Senator dreams of future city; good for him, but good for us?
With apologies to the other 48, I think Senator Paul Schumacher of Columbus might just be the brightest bulb in the Unicameral lamp.
The Columbus attorney, who will be term-limited after this session, is often called “The Professor” by colleagues and observers of the legislature. He’s a forward-thinking risk-taker, willing to float ideas that others have either not thought of or been afraid to mention.
It appears he may have saved his best for last with his proposal (LR 269CA) to let voters decide if the state should create what he calls a New City, a sovereign 36-square-mile area with at least 10 people per square mile that would be granted complete or partial sovereignty for up to 99 years.
Sovereignty? A self-governing state, or colony, or city. Think autonomy, independence, self-government, freedom. That’s avant-garde, but Schumacher said he’s been daydreaming about the approach to the new global economy for years.
While the idea of no city or state taxes and no local or state regulations probably makes the average partisan politician very nervous, Schumacher thinks it would provide the kind of spark that ignites the minds of young people who can make it work.
He believes Nebraska is “going nowhere fast.” He wants to examine “the real situation that our state is in.”
He said the state is currently: uninspiring; sparsely populated; culturally restricted; an inland state largely dependent on a very rudimentary economy. He wants to provide a mechanism for Nebraskans to leverage nothingness and emerge as a modern economic center over the course of a century.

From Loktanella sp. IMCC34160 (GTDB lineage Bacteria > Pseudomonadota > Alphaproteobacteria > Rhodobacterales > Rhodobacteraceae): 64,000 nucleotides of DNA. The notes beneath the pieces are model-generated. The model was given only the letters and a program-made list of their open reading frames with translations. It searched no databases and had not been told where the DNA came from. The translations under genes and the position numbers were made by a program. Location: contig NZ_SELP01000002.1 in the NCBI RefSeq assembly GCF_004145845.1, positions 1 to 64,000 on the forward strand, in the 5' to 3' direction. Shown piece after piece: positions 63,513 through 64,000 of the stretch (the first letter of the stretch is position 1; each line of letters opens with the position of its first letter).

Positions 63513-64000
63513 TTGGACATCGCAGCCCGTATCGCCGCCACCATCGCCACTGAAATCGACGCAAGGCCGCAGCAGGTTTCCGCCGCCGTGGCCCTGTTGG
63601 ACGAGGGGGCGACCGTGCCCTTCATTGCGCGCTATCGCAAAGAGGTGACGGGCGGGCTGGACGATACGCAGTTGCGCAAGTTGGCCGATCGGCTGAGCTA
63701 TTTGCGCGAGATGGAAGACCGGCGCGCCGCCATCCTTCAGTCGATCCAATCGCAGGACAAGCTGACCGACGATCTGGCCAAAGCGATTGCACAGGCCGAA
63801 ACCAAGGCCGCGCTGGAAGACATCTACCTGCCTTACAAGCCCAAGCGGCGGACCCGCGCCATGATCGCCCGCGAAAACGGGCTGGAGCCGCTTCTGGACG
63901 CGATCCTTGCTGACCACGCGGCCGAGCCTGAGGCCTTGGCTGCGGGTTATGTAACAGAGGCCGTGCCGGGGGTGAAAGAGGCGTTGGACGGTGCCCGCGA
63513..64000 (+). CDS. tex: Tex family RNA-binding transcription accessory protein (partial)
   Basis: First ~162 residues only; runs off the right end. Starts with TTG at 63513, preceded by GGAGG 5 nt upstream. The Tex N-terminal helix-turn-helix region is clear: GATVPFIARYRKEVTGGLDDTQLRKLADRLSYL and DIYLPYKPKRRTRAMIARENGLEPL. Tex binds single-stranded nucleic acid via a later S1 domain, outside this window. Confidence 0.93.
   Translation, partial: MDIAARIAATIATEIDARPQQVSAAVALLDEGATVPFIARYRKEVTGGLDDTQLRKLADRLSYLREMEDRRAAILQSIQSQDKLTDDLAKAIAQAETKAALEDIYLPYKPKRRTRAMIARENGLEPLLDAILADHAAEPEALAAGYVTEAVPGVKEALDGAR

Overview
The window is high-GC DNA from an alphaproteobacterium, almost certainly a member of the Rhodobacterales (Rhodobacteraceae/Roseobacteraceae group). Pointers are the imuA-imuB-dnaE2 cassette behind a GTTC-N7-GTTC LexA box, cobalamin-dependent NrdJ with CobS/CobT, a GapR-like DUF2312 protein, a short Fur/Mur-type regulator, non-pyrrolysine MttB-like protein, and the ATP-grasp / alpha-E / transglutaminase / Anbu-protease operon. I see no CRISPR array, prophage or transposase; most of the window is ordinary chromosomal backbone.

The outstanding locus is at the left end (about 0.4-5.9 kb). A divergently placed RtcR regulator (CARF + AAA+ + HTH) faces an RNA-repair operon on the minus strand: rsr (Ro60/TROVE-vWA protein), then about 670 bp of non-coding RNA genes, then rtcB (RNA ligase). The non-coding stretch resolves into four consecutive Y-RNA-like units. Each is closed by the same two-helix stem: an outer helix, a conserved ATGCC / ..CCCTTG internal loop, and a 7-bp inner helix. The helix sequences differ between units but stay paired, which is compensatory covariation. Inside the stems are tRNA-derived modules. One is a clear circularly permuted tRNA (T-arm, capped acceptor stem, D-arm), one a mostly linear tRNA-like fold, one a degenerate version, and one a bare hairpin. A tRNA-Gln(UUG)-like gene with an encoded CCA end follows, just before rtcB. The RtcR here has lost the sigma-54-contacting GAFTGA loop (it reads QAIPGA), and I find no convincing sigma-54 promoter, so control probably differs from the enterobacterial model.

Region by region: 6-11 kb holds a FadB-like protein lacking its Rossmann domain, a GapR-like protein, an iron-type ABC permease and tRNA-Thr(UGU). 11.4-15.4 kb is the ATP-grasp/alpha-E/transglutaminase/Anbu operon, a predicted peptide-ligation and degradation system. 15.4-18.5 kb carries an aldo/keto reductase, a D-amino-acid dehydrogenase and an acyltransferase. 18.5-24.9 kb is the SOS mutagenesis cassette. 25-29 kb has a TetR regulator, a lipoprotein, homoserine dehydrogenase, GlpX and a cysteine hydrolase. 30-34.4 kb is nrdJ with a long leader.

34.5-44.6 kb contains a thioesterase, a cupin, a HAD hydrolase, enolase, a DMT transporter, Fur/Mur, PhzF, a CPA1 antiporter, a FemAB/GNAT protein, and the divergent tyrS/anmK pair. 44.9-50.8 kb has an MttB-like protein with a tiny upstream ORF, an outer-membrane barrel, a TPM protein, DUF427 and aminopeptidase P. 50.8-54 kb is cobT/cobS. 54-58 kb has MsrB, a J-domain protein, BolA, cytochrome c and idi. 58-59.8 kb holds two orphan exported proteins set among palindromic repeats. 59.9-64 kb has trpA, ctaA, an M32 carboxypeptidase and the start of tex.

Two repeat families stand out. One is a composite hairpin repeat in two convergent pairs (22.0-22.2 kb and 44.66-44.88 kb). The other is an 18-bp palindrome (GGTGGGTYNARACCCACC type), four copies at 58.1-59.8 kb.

I agree that the Legislature needs to have the discussion in a very public way, perhaps through a statewide interim study with numerous local meetings. A task force could compile results to be discussed by the Legislature.
But, none of this is going to happen in a short session when lawmakers have a mess on their hands with challenges to education funding, property taxes and corrections reform.
Not to mention that it’s an election year. The measure stands a snowball’s chance right now.
Schumacher’s daydream would create a city to attract industry and people by offering: a gigawatt of electric power generation and transmission facilities; Tier 1 fiber-optic communication; doorstep access to locally produced organic grains and meats and unlimited potable water; bullet trains to a major international airport and the Rocky Mountains; railroad rights of way and a “triangle of economic power bordered by Interstates 25, 76 and 80.”
He said this would allow Nebraska “to ride the wave, rather than try to stand in the way of the wave.” This could happen with a huge investment from a multinational corporation attracted by self-government, self-taxation and self-regulation.
Hey, if you’re going to dream, dream big. Granted, the proposal doesn’t answer the journalistic four w’s and h—who, what, when, where and how—but the senator said that’s the requirement to stick to a single subject, granting sovereignty, on amendments to the Nebraska Constitution. If the idea were approved by voters, the Legislature would have to work out the details.
The public hearing for the proposal drew no proponents and opposition from the folks who don’t want to see expanded gambling and a woman who said lawmakers should beware of simple solutions to complex problems.
I am troubled by the “triangle of economic power” which Schumacher touts in the bill’s committee statement as “amplifying the dynamics of Denver and the front range, a bullet train less than an hour away from a major international airport and from the majesty of the Rocky Mountains.”
In Nebraska, that’s a pretty narrow range of options, basically portions of Kimball, Cheyenne and Deuel Counties. I wonder how folks in the other 90 counties are going to take that?
Schumacher admits the proposal is insane.
“So were the pyramids, circumnavigation of the globe, the transcontinental railroad, heavier than air flight, the moon in a decade and the inexplicable compulsion to be Great Again,” his statement to the committee said, “Imagination has great value!”
He said he wants Nebraskans to define a future and, should they decline to do so, to inspire bolder spirits elsewhere.
I like bold, but let’s think this through.